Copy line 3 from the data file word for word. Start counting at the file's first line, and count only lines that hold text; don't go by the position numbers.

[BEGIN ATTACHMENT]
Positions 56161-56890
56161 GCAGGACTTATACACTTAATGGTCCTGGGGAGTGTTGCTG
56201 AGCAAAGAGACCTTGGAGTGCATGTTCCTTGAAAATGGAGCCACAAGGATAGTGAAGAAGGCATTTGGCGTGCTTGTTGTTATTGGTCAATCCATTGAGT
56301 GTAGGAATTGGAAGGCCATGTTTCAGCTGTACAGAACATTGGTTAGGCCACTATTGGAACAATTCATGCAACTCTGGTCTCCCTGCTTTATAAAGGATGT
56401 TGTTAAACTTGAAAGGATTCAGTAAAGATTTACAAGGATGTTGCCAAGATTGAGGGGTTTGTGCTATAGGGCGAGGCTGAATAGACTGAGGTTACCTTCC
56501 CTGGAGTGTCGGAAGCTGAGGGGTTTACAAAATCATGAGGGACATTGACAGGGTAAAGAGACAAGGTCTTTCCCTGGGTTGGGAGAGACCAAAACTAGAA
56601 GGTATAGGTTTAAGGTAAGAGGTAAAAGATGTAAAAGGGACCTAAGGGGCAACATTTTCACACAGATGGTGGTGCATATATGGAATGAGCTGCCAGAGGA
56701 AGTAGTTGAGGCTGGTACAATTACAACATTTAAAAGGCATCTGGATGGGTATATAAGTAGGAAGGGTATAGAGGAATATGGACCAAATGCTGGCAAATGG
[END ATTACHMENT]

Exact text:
56201 AGCAAAGAGACCTTGGAGTGCATGTTCCTTGAAAATGGAGCCACAAGGATAGTGAAGAAGGCATTTGGCGTGCTTGTTGTTATTGGTCAATCCATTGAGT